Recently in Adams v. ActionLink, LLC, No. 13-3380 (8th Cir. Mar. 20, 2015), the United States Court of Appeals for the Eighth Circuit, which has jurisdiction over employers with employees in Arkansas, Iowa, Minnesota, Missouri, Nebraska, and the Dakotas, found that a disclaimer on a payroll check that the sum constituted “full payment” of “wages earned including minimum wage and overtime” did not provide proper notice to the employees or serve as a release of their rights. The Eighth Circuit specifically found that any waiver that might be encompassed by the cited language could reach only the wages themselves and not other statutory rights, such as liquidated damages or attorneys’ fees.
District Court Proceedings
The Department of Labor (“DOL”) began investigating a complaint in September 2011 that ActionLink, LLC (“ActionLink”), an Ohio company doing business in Arkansas, misclassified its brand advocates as exempt and failed to pay them overtime wages. During the DOL investigation, ActionLink agreed to reclassify the employees and pay back wages. Thereafter, ActionLink sent employees payments that included a disclaimer stating that the checks represented full payment of “wages earned, including minimum wage and overtimes, up to the date of the check.”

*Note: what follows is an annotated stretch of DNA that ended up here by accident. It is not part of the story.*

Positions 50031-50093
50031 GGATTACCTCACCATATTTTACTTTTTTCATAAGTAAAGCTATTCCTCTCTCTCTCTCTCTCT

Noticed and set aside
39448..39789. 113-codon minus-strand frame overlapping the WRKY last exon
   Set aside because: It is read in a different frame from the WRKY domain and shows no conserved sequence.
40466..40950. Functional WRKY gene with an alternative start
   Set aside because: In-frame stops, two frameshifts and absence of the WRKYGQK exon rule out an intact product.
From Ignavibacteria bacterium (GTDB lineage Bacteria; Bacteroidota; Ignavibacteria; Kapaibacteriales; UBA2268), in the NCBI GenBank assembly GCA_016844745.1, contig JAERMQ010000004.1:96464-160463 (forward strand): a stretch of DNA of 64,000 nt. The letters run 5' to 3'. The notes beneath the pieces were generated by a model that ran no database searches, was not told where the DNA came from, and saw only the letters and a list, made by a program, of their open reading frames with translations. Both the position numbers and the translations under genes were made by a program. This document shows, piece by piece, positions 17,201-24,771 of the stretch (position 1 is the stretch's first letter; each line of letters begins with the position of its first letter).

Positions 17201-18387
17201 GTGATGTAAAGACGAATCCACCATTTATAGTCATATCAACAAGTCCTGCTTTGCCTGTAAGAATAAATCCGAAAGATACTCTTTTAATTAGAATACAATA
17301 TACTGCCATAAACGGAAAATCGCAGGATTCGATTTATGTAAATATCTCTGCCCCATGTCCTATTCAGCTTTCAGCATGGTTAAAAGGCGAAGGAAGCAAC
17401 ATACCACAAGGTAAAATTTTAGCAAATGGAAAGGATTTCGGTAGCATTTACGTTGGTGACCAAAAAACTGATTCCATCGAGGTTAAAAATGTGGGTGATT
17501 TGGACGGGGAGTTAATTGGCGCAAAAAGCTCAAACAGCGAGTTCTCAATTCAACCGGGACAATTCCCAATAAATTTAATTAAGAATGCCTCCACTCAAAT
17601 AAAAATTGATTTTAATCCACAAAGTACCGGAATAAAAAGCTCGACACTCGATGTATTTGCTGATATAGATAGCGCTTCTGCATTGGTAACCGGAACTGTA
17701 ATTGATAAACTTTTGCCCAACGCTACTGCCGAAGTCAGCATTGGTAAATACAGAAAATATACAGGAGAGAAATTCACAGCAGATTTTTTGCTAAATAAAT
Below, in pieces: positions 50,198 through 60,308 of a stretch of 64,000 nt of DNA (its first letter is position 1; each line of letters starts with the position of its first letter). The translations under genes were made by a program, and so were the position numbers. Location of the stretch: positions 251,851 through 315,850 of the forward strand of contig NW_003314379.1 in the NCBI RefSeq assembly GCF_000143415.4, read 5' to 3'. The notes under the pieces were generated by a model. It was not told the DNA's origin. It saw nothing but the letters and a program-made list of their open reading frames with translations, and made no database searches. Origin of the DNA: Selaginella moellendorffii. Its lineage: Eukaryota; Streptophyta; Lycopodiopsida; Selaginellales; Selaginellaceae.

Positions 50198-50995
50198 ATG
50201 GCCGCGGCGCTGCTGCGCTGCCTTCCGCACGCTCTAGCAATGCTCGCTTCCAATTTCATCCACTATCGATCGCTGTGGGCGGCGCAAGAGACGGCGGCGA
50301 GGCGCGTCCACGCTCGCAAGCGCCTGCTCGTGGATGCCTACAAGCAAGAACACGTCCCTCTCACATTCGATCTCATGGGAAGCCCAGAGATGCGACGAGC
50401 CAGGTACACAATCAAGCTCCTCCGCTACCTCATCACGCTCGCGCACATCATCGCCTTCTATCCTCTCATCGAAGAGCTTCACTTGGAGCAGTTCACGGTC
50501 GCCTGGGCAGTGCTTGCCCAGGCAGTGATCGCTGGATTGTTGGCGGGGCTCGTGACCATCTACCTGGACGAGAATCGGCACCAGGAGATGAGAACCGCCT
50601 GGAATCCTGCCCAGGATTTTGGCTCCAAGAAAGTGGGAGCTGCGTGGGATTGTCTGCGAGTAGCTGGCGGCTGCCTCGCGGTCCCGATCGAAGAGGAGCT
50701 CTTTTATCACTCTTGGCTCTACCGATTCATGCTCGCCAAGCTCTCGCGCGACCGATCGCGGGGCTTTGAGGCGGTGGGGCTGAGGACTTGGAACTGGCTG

Two categories of employees, those who cashed the checks and those who did not, sued ActionLink alleging that they did not receive all the payments they had a right to receive under the Fair Labor Standards Act (“FLSA”). ActionLink argued that the employees who cashed the check were not entitled to additional payments because they waived their FLSA claims. The district court agreed with ActionLink and dismissed the claims.
Eighth Circuit Proceedings
On appeal, the employees argued that they were not bound by the settlement because, among other things, the checks did not include sufficient language informing them of the consequences of cashing the checks. The Eighth Circuit agreed with the employees, stating that although the issue of what constitutes a valid settlement is an issue of first impression in the Eighth Circuit, the Fifth, Seventh, and Ninth Circuits have held that employees cannot “agree to accept payment” unless they are given notice of the rights they are waiving. Citing to a Ninth Circuit case, the Eighth Circuit court noted “[s]imply tending a check and having the employee cash the check does not constitute an ‘agreement’ to waive claims; an agreement must exist independently of payment.”
As ActionLink’s disclaimer did not mention FLSA, the waiver of claims, or any additional damages to which employees may be entitled, it fell short of what is required for a valid release.
While the Eighth Circuit declined to specify any “magic words” required to constitute a valid release language, the takeaway from this case is that employers should always have their employees sign a release that is separate and apart from the settlement check that, at a minimum, clearly informs the employee of the consequences of cashing the check, including exactly what rights the employees is waiving and any additional damages to which the employee may be entitled.